Tuesday, November 6, 2012

ELECTION RESULTS: Propositions and President

Ladies and Gentleman, our president...

Click here for more information concerning popularity dispersal and electoral votes. 


IN MARYLAND AND MAINE, SAME SEX MARRIAGES PASSED (7th and 8th state to approve same-sex marriages). 


California (as of 11:23 on Tuesday West Coast Time):
See updated version as well here.
Prop 30 passed: Increases taxes on earnings over $250,000 for seven years and sales taxes by ¼ cent for four years, to fund schools. Guarantees public safety realignment funding. Fiscal Impact: Increased state tax revenues through 2018–19, averaging about $6 billion annually over the next few years. Revenues available for funding state budget. In 2012–13, planned spending reductions, primarily to education programs, would not occur.

A NO vote on this measure means: The state would not increase personal income taxes or sales taxes. State spending reductions, primarily to education programs, would take effect in 2012–13.

Prop 31 rejected:Establishes two-year state budget. Sets rules for offsetting new expenditures, and Governor budget cuts in fiscal emergencies. Local governments can alter application of laws governing state-funded programs. Fiscal Impact: Decreased state sales tax revenues of $200 million annually, with corresponding increases of funding to local governments. Other, potentially more significant changes in state and local budgets, depending on future decisions by public officials.

A NO vote on this measure means: The fiscal responsibilities of the Legislature and Governor, including state and local budgeting and oversight procedures, would not change. Local governments would not be given (1) funding to implement new plans that coordinate services or (2) authority to develop their own procedures for administering state programs.

Prop 32 rejected: Prohibits unions from using payroll-deducted funds for political purposes. Applies same use prohibition to payroll deductions, if any, by corporations or government contractors. Prohibits union and corporate contributions to candidates and their committees. Prohibits government contractor contributions to elected officers or their committees. Fiscal Impact: Increased costs to state and local government, potentially exceeding $1 million annually, to implement and enforce the measure’s requirements.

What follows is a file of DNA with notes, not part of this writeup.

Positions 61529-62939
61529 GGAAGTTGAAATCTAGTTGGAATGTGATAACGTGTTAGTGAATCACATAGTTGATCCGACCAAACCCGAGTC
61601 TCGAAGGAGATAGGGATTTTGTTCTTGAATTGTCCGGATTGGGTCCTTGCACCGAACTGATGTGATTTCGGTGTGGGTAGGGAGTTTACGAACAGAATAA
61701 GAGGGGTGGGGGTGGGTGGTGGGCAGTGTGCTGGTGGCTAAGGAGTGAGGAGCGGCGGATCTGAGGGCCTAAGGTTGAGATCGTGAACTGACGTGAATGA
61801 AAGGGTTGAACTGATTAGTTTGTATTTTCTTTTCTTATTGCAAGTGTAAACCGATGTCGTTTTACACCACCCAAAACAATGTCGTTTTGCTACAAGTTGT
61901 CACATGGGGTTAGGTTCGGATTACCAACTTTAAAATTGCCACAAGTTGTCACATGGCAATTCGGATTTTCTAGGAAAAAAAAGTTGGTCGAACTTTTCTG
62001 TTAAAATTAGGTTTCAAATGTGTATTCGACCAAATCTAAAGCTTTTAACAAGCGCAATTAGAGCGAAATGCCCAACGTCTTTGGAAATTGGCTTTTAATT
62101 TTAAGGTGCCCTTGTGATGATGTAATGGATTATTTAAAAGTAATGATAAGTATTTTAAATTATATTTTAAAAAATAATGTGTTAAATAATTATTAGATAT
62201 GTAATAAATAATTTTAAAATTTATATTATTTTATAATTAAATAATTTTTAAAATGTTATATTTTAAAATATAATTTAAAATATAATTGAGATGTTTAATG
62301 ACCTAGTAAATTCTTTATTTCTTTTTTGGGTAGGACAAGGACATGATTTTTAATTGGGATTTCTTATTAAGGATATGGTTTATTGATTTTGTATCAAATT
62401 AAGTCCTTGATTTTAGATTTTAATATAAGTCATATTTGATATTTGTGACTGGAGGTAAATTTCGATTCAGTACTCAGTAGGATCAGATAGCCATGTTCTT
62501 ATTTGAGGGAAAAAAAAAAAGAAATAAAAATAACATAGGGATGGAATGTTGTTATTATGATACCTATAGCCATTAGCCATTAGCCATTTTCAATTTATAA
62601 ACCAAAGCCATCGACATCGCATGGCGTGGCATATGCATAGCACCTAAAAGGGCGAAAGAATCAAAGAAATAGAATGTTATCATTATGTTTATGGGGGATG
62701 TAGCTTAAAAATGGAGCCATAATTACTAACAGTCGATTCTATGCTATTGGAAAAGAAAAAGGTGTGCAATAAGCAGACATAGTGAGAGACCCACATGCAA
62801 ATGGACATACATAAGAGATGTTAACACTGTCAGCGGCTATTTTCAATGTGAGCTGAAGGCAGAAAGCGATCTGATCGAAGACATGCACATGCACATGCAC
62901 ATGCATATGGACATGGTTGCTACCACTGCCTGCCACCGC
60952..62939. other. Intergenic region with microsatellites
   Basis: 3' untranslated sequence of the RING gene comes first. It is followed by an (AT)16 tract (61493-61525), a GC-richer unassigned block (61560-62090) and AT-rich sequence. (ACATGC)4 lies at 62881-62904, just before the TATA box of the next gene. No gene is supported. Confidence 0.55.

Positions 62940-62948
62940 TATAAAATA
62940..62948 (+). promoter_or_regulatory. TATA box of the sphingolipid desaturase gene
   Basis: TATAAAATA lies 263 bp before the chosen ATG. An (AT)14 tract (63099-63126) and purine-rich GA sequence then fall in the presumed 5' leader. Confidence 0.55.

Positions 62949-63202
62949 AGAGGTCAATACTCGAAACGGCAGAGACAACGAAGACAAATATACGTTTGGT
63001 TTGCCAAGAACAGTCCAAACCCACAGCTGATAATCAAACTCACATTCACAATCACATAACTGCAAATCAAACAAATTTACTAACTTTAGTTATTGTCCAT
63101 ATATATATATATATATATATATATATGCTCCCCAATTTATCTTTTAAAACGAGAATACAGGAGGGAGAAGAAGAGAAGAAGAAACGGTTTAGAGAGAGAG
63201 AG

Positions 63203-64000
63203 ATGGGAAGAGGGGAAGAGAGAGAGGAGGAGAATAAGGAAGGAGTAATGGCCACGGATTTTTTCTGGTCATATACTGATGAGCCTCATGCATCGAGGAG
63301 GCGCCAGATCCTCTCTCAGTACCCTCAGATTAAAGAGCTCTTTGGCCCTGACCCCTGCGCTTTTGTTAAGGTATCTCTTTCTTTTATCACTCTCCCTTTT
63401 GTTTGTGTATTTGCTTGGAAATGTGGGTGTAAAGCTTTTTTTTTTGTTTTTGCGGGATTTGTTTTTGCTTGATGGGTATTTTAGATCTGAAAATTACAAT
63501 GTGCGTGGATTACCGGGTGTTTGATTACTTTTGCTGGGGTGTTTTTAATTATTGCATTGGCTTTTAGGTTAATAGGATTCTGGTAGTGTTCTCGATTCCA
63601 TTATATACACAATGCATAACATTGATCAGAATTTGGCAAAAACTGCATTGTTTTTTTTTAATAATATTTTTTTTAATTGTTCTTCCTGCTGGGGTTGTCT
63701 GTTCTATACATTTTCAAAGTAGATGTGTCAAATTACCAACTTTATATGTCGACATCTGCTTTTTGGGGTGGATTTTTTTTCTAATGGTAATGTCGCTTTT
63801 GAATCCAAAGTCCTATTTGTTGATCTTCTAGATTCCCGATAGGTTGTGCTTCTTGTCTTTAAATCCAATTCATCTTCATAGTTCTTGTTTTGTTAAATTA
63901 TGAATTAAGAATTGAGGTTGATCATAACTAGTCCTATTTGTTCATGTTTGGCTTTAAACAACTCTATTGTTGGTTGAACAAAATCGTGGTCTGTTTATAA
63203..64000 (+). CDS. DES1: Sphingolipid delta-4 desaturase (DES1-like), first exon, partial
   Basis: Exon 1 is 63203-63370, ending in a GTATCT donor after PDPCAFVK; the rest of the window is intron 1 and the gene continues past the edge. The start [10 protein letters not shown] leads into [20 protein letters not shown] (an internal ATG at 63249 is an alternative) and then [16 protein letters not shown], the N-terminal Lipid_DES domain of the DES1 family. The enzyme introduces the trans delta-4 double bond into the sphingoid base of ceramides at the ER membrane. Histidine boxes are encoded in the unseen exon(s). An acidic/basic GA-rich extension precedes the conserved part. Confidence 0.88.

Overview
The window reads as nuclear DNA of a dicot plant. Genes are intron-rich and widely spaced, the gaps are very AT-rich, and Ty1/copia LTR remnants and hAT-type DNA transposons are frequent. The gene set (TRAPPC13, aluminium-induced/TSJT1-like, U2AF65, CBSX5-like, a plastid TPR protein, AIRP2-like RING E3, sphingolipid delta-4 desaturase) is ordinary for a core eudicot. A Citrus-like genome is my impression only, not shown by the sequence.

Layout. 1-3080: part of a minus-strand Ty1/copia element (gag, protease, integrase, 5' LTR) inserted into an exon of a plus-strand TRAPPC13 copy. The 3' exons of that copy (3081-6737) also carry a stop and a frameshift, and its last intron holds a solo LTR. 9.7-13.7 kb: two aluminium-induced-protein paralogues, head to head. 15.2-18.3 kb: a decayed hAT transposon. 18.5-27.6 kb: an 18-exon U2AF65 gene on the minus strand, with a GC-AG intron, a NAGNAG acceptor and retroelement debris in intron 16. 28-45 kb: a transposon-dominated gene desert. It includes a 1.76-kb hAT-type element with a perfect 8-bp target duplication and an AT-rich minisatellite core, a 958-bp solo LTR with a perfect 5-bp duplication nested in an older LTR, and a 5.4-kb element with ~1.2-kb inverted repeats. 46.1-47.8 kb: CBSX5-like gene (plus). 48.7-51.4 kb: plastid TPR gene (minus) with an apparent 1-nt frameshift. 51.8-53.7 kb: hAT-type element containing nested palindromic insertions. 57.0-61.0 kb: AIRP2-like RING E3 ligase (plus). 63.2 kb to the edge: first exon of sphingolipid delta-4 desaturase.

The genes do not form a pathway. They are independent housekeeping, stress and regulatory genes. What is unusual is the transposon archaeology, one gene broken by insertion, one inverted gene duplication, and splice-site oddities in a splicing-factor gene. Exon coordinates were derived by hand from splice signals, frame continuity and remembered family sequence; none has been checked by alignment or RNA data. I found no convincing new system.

A NO vote on this measure means: There would be no change to existing laws regulating the ability of unions and corporations to use money deducted from an employee’s paycheck for political purposes. Unions, corporations, and government contractors would continue to be subject to existing campaign finance laws.

Prop 33 rejected: Changes current law to allow insurance companies to set prices based on whether the driver previously carried auto insurance with any insurance company. Allows proportional discount for drivers with some prior coverage. Allows increased cost for drivers without history of continuous coverage. Fiscal Impact: Probably no significant fiscal effect on state insurance premium tax revenues.

A NO vote on this measure means: Insurers could continue to provide discounts to their long-term automobile insurance customers, but would continue to be prohibited from providing a discount to new customers switching from other insurers.

Prop 34 rejected: Repeals death penalty and replaces it with life imprisonment without possibility of parole. Applies retroactively to existing death sentences. Directs $100 million to law enforcement agencies for investigations of homicide and rape cases. Fiscal Impact: Ongoing state and county criminal justice savings of about $130 million annually within a few years, which could vary by tens of millions of dollars. One-time state costs of $100 million for local law enforcement grants.

A NO vote on this measure means: Certain offenders convicted for murder could continue to be sentenced to death. The status of offenders currently under a sentence of death would not change. The state would not be required to provide local law enforcement agencies with additional grant funding.